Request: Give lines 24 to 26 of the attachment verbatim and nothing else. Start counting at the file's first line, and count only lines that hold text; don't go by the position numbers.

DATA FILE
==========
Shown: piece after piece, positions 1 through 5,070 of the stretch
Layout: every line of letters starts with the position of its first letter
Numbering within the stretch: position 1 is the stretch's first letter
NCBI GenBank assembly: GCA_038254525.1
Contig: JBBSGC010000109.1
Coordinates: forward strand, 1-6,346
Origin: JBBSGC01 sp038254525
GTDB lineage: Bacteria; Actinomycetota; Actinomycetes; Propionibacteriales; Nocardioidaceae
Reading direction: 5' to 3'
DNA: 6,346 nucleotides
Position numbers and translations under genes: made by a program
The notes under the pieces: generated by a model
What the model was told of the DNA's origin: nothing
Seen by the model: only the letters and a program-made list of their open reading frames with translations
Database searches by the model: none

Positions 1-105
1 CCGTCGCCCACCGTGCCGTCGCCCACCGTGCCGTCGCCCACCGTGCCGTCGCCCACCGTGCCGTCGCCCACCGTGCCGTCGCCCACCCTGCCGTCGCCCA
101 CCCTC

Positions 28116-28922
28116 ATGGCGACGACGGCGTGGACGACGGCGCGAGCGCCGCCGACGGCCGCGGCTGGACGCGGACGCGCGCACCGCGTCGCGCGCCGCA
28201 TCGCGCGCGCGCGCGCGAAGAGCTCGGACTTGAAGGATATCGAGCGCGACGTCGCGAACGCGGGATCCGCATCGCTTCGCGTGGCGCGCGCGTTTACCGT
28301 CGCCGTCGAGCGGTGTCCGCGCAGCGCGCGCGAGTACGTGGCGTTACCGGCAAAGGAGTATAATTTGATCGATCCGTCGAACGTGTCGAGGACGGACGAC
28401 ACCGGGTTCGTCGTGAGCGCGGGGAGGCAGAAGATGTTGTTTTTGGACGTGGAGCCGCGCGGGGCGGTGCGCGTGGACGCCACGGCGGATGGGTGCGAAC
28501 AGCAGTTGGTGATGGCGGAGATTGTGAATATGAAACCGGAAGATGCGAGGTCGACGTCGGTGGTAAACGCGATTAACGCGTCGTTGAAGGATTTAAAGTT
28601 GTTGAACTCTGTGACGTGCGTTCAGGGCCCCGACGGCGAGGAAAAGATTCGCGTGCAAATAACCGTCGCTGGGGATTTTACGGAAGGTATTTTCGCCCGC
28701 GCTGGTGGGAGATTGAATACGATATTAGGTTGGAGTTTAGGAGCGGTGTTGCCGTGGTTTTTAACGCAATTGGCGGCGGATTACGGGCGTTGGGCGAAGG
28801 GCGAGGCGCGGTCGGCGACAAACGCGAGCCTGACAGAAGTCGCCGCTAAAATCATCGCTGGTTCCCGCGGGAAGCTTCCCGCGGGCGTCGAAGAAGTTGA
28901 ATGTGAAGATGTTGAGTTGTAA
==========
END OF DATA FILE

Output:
28501 AGCAGTTGGTGATGGCGGAGATTGTGAATATGAAACCGGAAGATGCGAGGTCGACGTCGGTGGTAAACGCGATTAACGCGTCGTTGAAGGATTTAAAGTT
28601 GTTGAACTCTGTGACGTGCGTTCAGGGCCCCGACGGCGAGGAAAAGATTCGCGTGCAAATAACCGTCGCTGGGGATTTTACGGAAGGTATTTTCGCCCGC
28701 GCTGGTGGGAGATTGAATACGATATTAGGTTGGAGTTTAGGAGCGGTGTTGCCGTGGTTTTTAACGCAATTGGCGGCGGATTACGGGCGTTGGGCGAAGG